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HITO STEYERL’S HOW NOT TO BE SEEN: A F**KING DIDACTIC EDUCATIONAL .MOV FILE

June 18, 2014  |  Collection & Exhibitions
Hito Steyerl’s HOW NOT TO BE SEEN: A F**king Didactic Educational .MOV File
Hito Steyerl. HOW NOT TO BE SEEN: A Fucking Didactic Educational .Mov File. 2013. Still image, single screen 1080p .mov file, 14min. © Hito Steyerl. Courtesy Wilfried Lentz Rotterdam

Hito Steyerl. HOW NOT TO BE SEEN: A Fucking Didactic Educational .Mov File. 2013. Still image, single screen 1080p .mov file, 14min. © Hito Steyerl. Courtesy Wilfried Lentz Rotterdam

I go to bed with my phone. It’s often the last thing I look at before falling asleep, and the first thing I touch in the morning. There’s no shortage of people thinking about this type of thing—technology-as-prosthesis or part-object—and its array of consequences, but few get to the heart of the matter quite like Hito Steyerl does. Central to her work is an ontology of the digital image: she argues that images have ceased to function as representation or index of any a priori truth, and have instead taken a more powerful seat in constructing reality. To this end, her works trace connections between economies of images, violence, entertainment, affect, and capital (among others)—rendering bare the degree to which these interlaced frameworks funnel power, shape physical and ideological space, and determine subject positions. These works also happen to be poetic, disarming, and funny.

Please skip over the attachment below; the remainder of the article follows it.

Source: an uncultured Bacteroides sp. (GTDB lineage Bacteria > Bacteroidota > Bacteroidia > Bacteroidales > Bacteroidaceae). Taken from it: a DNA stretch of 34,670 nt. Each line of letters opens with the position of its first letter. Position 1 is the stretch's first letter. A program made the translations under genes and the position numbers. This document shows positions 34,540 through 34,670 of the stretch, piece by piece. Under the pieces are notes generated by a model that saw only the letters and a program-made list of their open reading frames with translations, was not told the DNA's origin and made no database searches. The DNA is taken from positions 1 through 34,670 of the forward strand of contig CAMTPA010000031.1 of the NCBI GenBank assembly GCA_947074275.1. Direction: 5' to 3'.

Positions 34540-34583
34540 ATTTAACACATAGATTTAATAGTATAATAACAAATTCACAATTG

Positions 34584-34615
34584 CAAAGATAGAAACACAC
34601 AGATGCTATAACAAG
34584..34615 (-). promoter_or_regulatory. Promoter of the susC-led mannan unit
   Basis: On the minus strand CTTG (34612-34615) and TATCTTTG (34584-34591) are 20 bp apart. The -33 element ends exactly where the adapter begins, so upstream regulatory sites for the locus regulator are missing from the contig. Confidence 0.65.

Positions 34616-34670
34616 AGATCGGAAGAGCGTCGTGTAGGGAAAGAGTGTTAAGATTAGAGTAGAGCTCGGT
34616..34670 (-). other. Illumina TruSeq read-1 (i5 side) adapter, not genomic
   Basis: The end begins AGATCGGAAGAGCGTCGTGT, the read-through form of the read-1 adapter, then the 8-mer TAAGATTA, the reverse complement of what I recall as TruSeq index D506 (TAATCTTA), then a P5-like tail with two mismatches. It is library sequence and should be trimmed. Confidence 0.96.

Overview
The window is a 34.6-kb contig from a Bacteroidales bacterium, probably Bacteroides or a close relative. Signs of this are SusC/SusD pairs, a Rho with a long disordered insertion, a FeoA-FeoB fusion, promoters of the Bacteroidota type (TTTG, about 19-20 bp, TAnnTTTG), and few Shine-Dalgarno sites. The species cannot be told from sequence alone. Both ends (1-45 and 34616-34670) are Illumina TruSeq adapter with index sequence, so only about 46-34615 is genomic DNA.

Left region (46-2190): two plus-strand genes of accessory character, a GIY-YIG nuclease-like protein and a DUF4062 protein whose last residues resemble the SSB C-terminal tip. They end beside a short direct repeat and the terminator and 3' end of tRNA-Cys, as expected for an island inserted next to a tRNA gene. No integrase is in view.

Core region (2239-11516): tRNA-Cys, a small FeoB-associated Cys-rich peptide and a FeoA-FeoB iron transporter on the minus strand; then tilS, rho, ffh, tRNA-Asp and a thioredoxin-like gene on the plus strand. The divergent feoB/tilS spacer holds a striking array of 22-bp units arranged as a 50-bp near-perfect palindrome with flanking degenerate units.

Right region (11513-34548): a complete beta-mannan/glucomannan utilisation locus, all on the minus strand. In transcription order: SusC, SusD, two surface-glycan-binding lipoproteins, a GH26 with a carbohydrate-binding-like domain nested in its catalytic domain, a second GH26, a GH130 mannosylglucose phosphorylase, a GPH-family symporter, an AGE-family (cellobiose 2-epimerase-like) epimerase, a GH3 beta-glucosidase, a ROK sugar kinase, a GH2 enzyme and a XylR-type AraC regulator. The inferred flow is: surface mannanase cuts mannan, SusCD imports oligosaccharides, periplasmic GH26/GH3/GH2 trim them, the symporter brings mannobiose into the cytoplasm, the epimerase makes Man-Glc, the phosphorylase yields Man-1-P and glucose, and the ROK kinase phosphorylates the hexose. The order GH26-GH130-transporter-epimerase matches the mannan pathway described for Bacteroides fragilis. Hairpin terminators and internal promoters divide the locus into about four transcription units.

On the face of it, Steyerl’s HOW NOT TO BE SEEN: A Fucking Didactic Educational .MOV File (2013), which MoMA acquired earlier this year, is what its title purports it to be: a sly parody of an instructional video (the first part of the title borrowed from a Monty Python sketch). Each of the work’s four sections outlines some tongue-in-cheek strategies to avoid being seen—from hiding in plain sight, to shrinking down to a unit smaller than a pixel, to living in a gated community, to being female and over 50 years old. A seemingly automated male voice reads out the instructions in a droll English accent, and Steyerl herself, along with several faceless figures (the kind you’d see in a simulated architectural model), demonstrate the proposed methods. Many of them, like to shrink, to swipe, and to take a picture, are accompanied by gestures familiar from the iPhone—pointing to the fact that the bodies in question here exist in (and take their choreographic cues from) a world that’s at once virtual and material.

Hito Steyerl. HOW NOT TO BE SEEN: A Fucking Didactic Educational .Mov File. 2013. Still image, single screen 1080p .mov file, 14min. © Hito Steyerl. Courtesy Wilfried Lentz Rotterdam

Hito Steyerl. HOW NOT TO BE SEEN: A Fucking Didactic Educational .Mov File. 2013. Still image, single screen 1080p .mov file, 14min. © Hito Steyerl. Courtesy Wilfried Lentz Rotterdam